Wits University says contingency measures have been put in place to minimise the impact of the strike. Nehawu represents almost 1 000 of the more than 5000 workers at the institution. Wits spokesperson Shirona Patel says management is still willing to negotiate with the trade union. “We’ve arranged for an independent facilitator to come in to hold a session with all the unions and the university to see if we can find a way forward or common ground. However, Nehawu has still decided that they want to embark on the strike. For this week, we’re doing mostly online registrations, so the registration process won’t be affected too much. We will have contingency plans in place to ensure university processes continue.”

by Nomsa Mdhluli

Wage talks between NEHAWU and UNISA deadlock

EWN reports that negotiations between the National Education Health and Allied Workers’ Union (Nehawu) and the University of South Africa (Unisa) are still deadlocked amid an ongoing strike for wage increases. The institution has upped its salary offer from 6.5% to 7%.  But, the union has rejected the offer, saying it won’t accept anything less than 12%.  It is also demanding that Unisa should absorb all contract workers with immediate effect.

Nehawu’s Khaya Xaba stated that the university did not honour meeting with the workers on Friday, but went to court seeking to nullify the strike.  “The court ruled against them in nullifying the strike and said the strike is protected and legal.  It also ruled that we cannot intimidate people or block the gates; we remain adamant that 12% is what will end the strike.”  As the strike has affected applications and registration processes for 2018 academic year, the university has extended the deadline for applications to 23 January and for registrations to 30 January.

by Koketšo Motau

Nehawu says Unisa strike will continue if demands not met

EWN reports that the National Education Health and Allied Workers’ Union (Nehawu) says the strike by its members at the University of South Africa (Unisa) will continue indefinitely if the institution refuses to meet their demands. The union is demanding a 12% salary increase across the board while the university is now offering 7%, up from the previous 6.5% (an eNCA report indicates that the workers’ demand has been revised downward to 9%).

The union is also demanding the absorption of all contract workers with immediate effect and a halt to what it alleges is exploitation of its members in the Department of Information and Communications Technology.  The union has threatened to intensify its strike and mobilise members at other universities. Registrations at the various Unisa campuses have been disrupted. To make matters worse, Unisa’s online-registrations website appears to have crashed.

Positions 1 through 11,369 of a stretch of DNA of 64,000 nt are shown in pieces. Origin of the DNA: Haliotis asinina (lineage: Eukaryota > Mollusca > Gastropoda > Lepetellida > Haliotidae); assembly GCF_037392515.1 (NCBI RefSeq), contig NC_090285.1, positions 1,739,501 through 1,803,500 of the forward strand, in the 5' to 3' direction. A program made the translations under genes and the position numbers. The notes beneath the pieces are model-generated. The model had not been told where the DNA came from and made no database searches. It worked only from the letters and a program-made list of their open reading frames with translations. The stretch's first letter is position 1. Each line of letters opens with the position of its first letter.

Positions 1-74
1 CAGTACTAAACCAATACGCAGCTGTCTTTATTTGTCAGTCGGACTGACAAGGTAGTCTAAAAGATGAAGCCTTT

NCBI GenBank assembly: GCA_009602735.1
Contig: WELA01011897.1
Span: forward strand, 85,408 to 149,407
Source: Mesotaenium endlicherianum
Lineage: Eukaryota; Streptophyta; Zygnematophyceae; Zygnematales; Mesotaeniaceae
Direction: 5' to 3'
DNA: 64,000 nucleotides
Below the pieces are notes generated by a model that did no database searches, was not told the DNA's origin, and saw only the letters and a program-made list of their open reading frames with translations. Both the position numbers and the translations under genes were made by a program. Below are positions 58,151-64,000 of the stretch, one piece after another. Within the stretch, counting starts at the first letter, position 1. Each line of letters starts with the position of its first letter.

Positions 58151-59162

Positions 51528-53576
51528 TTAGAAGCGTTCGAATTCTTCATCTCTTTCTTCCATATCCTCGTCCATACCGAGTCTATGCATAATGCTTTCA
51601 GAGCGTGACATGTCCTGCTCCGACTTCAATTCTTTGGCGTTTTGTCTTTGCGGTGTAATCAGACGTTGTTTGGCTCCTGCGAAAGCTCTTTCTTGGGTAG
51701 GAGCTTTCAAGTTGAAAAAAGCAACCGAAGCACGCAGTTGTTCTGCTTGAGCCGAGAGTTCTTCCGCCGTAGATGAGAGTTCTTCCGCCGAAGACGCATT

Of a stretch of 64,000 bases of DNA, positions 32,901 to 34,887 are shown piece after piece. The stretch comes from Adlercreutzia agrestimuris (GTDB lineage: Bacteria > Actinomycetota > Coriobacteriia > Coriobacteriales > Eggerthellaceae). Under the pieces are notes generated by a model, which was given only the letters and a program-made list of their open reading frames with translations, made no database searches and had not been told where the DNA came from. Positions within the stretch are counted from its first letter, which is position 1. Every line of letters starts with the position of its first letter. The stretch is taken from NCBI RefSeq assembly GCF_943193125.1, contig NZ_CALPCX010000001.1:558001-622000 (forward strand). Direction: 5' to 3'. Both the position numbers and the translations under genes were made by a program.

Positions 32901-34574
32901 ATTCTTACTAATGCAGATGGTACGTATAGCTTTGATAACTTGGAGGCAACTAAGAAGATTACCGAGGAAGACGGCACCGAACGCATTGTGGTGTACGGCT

by Koketšo Motau

DUT students encouraged to register online due to Nehawu strike

Business Report writes that Durban University of Technology (DUT) employees went on strike this week demanding a 10% annual salary increase. DUT is offering a 4% annual salary increase, which the National Education Health and Allied Workers’ Union (Nehawu) has described as an insult.  In a press statement, the union expressed its strong view that the management of DUT, and especially the Vice-Chancellor Professor Thandwa Mthembu, has been treating the employees with disdain. DUT’s communications manager Noxolo Memela commented that management remained committed to resolving the issues and making sure that the university and its operations went back to normal as soon as possible.

Regarding the salary negotiations, Memela noted that DUT management engaged with the labour unions and representatives on an ongoing basis.  Union leadership will apparently be invited to a meeting scheduled to take place this week, where there will be more talks to resolve the stalemate.  At present, student registration is underway at the university and according to Memela, registration has been slightly affected.  The university has encouraged all students to register online because of the strike.

by Dhivana Rajgopaul